Harken Derm

Late Summer New England Tradition

Published on August 13th, 2018

Over 50 teams are counting down the day for the 14th annual Ida Lewis Distance Race which gets underway August 17 between Fort Adams and Rose Island in Newport, RI. Prior to the gun, Ida Lewis Yacht Club’s Race Committee will decide – based on weather forecasts and sea conditions – which of four courses will be used in this 2018 edition of the yearly round-trip offshore adventure.

“The courses range from 112 to 169 nautical miles and incorporate such iconic waypoints as Castle Hill, Brenton Reef, Block Island, Montauk Point, Martha’s Vineyard, and Buzzards Tower,” said Race Chairman Pat Kennedy. “They are chosen with the best intention of having the fleet finish within 18-24 hours.”

Twenty teams on the roster show as hailing from Rhode Island along with out-of-town entries from Massachusetts, Connecticut, New York, and as far away as Ohio, Florida, and Louisiana.

“It’s one of my favorites,” said Steve Benjamin who will be on his TP52 Spookie and seeking to repeat their 2016 victory. “I particularly like the challenge of deciding which side to take Block Island on the leg from Vineyard Tower to Montauk.” Benjamin will be assisted by a stacked team that includes Ken Read, Jeremy Wilmot, and Jesse Fielding.

Dreamcatcher is a Swan 48 sailed by Stonington Connecticut’s Mudratz Offshore Program. The team won its class in the Newport to Bermuda Race and has joined the Ida Lewis Distance Race roster as a Youth Entry, which requires at least 40% of a crew to be within a certain age range to qualify.

Middletown, R.I.’s Andy Burton will also field a Youth Entry in the five-boat PHRF Cruising Spinnaker class aboard his newly obtained Baltic 47 Masquerade, while the J/105 Young American YCC will represent the Young American Sailing Academy of Rye, N.Y. as a Youth Entry in the 27-boat PHRF division. The team won its class here last year.

“We had a great time despite the fact it was really windy,” said Young American YCC’s coach Peter Becker. “The kids loved it and have sea stories to tell about surfing right through the lee of boats significantly larger than us.”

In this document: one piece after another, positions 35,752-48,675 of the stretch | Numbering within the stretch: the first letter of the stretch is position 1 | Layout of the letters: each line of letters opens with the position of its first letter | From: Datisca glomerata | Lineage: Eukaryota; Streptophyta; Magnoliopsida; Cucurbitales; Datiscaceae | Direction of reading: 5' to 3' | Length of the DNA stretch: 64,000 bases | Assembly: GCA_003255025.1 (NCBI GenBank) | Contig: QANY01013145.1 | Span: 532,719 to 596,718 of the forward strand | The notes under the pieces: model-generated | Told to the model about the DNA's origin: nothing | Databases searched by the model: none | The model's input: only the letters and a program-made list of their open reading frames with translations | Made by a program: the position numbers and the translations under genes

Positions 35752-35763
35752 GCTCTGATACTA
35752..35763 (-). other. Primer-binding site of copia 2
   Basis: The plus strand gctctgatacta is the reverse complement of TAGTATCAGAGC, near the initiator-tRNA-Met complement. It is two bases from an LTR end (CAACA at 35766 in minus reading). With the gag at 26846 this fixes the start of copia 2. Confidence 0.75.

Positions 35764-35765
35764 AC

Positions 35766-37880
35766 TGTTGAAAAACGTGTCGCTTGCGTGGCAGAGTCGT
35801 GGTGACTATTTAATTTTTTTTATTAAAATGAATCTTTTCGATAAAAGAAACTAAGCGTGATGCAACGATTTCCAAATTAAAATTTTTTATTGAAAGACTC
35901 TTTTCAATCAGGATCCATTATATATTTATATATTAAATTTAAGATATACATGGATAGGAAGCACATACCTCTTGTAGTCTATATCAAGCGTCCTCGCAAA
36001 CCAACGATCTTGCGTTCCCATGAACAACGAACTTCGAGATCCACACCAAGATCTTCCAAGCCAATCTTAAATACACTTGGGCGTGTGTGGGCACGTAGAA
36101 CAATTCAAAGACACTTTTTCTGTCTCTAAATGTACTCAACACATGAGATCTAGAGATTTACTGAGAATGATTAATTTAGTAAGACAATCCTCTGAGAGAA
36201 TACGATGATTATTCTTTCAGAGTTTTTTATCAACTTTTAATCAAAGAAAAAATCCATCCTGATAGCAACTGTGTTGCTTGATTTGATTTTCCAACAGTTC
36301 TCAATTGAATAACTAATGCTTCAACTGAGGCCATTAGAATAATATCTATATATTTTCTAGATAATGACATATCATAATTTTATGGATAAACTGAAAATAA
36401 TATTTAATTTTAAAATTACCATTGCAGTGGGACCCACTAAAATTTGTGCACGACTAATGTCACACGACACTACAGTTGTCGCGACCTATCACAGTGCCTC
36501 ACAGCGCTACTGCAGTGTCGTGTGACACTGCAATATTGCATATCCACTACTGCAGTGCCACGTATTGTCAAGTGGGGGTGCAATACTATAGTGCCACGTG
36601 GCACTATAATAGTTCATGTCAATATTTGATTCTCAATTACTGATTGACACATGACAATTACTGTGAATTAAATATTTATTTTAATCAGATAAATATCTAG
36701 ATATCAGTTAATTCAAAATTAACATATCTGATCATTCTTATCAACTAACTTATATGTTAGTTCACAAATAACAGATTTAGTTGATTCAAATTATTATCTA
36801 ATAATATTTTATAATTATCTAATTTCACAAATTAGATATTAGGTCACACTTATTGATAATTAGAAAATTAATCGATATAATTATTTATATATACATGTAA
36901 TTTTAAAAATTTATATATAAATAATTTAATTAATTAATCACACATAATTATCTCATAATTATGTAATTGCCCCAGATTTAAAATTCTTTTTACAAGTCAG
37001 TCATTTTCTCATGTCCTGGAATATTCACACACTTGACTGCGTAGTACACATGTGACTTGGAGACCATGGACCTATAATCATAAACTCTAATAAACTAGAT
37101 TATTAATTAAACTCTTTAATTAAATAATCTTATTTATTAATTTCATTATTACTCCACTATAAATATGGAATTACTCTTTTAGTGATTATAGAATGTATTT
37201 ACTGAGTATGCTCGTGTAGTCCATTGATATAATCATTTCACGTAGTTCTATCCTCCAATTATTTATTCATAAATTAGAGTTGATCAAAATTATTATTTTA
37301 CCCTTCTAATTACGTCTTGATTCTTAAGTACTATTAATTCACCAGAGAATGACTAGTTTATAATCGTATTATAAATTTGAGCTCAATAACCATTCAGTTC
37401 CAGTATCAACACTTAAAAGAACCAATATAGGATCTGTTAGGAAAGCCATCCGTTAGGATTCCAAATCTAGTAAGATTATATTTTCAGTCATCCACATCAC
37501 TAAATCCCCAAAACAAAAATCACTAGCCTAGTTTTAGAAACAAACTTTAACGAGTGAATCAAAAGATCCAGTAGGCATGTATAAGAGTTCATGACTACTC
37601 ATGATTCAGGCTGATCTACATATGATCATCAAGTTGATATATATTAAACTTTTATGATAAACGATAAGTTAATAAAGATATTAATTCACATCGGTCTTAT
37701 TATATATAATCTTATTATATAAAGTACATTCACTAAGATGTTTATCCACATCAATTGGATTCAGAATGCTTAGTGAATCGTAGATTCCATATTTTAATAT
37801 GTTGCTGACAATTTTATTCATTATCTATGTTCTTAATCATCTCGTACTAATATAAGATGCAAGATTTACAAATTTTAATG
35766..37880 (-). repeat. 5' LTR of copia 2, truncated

The Academy has also entered Gambler, a Reichel/Pugh 63 provided by the U.S. Merchant Marine Academy Sailing Foundation. The team, entered in IRC division, is preparing for next year’s Transatlantic Race and qualifies as both a Youth and Collegiate Entry, the latter of which also has an age requirement for 40% of the crew.

Oakcliff Racing of Oyster Bay, N.Y. will send no less than three collegiate teams on Farr 40s the organization uses for its sailing training programs. “Offshore racing is definitely what I came to do at Oakcliff,” said 24-year-old Brian Reilly (Mahopat, N.Y.) who will skipper Oakcliff Farr 40 Black. “I heard this race is a good time and I should do it.”

The 17-year-old Joe Riley (Marion, Mass.), who will skipper Oakcliff Farr 40 Red, has sailed on a winning boat three times in the Ida Lewis Distance Race. “I definitely like it,” said Riley. “It’s a one-night sprint. You hunker down, go full throttle, and there’s no slacking off.”

Portsmouth, R.I.’s Paul Grimes, who has sailed the event four times on his J/35 Breakaway, hasn’t officially entered as a Collegiate Entry in PHRF division, but he’ll definitely be bringing along some local-area college sailing ringers, including his son Alden Grimes, who sails for Bodin College, Adrian van der Wal (Northeastern), Victoria Boatwright (Georgetown), and Collin Moffett (Princeton).

Newport’s Bill Kneller has skippered in the race every year since 2015 on his J/109 Vento Solare, with friends who sail with him regularly in the Tuesday night Jamestown Yacht Club race series. “We haven’t made the podium yet but are getting better each year,” he said. “Last year we were one of only 20 boats that endured the weather and finished the race.”

In the four-boat Doublehanded division, David Southwell (Chestnut Hill, Mass.) will be sailing the race for the first time in Alchemy, a J/121 that is new to him this year. His crew Stuart MacNeil has never sailed a doublehanded race before and this will only be Southwell’s second time to do so. “I’m preparing for the Bermuda One Two next year by doing shorthanded and solo races and deliveries. We’re really looking forward to this!”

Other defending champions are the father/son team of Stephen Murray Sr. and Stephen Murray Jr. (Metairie, Louisiana) aboard the Volvo 70 Warrior, the largest boat in the fleet, and Brian Cunha (Newport, R.I.) aboard the Ker 55 Irie 2.

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Source: Media Pro Intl

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